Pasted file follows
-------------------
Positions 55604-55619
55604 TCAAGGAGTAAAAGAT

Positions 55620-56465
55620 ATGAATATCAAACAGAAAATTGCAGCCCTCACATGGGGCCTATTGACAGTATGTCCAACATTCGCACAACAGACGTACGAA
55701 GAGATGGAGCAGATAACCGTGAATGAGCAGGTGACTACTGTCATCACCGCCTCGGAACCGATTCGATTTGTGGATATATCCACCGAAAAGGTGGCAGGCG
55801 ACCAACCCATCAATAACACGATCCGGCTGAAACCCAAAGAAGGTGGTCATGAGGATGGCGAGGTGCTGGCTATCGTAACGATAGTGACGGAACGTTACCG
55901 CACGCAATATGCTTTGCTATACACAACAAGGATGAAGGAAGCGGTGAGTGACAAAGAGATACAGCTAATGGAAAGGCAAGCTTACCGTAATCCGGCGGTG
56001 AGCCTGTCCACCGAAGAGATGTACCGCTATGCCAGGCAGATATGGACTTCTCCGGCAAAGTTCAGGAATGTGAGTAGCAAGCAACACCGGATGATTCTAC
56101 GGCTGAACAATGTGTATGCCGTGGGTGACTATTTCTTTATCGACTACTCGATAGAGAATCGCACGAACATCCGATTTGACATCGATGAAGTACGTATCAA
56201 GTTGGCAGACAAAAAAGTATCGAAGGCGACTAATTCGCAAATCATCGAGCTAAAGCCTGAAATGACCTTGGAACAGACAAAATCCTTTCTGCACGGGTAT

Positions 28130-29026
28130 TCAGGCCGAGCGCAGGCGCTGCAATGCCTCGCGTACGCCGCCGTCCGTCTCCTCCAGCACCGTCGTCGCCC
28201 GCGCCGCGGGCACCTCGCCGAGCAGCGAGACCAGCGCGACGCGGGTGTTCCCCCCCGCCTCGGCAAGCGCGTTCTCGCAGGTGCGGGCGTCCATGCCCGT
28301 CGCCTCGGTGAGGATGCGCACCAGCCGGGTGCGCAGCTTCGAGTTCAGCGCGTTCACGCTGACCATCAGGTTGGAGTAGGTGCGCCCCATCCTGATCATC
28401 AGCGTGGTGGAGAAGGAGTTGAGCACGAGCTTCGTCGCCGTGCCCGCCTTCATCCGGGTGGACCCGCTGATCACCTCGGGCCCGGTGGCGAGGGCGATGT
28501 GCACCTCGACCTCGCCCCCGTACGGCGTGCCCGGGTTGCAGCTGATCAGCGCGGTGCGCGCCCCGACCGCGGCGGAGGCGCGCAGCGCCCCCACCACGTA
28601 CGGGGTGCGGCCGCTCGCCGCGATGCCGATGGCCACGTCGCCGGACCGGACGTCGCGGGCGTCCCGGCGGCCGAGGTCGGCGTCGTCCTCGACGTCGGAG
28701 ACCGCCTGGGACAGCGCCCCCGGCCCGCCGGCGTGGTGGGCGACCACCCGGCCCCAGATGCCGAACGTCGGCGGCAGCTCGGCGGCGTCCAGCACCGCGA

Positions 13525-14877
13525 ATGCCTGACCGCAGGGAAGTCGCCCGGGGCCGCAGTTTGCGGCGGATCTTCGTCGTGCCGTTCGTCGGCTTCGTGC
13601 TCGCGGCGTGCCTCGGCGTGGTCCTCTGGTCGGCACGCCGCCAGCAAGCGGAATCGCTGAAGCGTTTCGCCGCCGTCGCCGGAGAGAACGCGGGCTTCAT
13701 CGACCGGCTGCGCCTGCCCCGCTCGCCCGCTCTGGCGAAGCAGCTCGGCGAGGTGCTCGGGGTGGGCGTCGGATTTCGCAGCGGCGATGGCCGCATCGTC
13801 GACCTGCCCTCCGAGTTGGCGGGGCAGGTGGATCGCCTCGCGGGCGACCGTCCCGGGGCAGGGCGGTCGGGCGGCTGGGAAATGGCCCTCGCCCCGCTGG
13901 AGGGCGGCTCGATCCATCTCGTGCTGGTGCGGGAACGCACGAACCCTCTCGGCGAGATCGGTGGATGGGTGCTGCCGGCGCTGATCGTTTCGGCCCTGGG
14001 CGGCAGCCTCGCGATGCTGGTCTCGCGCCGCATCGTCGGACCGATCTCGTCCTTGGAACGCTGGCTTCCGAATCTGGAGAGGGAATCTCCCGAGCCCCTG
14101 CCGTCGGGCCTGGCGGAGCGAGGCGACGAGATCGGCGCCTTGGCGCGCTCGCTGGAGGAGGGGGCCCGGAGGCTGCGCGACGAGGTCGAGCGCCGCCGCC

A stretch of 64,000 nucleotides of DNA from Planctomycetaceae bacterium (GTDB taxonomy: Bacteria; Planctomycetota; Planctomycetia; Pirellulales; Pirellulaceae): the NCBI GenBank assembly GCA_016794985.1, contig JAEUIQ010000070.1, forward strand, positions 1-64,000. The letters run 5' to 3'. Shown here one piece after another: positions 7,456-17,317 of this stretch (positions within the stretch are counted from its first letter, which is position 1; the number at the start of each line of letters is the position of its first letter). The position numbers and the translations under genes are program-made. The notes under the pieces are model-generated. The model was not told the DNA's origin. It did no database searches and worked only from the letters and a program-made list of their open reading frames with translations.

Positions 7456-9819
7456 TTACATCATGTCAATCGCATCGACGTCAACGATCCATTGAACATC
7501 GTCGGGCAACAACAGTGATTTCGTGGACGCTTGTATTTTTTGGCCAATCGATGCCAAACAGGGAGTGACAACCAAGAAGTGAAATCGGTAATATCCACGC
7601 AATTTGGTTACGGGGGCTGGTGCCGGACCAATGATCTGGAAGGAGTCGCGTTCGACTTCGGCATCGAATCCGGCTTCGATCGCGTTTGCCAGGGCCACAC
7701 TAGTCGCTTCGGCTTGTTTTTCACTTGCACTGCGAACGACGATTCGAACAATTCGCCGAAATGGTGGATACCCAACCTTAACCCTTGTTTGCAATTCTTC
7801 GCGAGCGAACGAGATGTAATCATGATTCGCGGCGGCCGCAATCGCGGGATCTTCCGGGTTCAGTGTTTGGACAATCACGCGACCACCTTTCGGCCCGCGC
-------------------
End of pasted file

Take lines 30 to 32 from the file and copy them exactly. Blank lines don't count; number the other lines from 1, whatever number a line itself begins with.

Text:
7501 GTCGGGCAACAACAGTGATTTCGTGGACGCTTGTATTTTTTGGCCAATCGATGCCAAACAGGGAGTGACAACCAAGAAGTGAAATCGGTAATATCCACGC
7601 AATTTGGTTACGGGGGCTGGTGCCGGACCAATGATCTGGAAGGAGTCGCGTTCGACTTCGGCATCGAATCCGGCTTCGATCGCGTTTGCCAGGGCCACAC
7701 TAGTCGCTTCGGCTTGTTTTTCACTTGCACTGCGAACGACGATTCGAACAATTCGCCGAAATGGTGGATACCCAACCTTAACCCTTGTTTGCAATTCTTC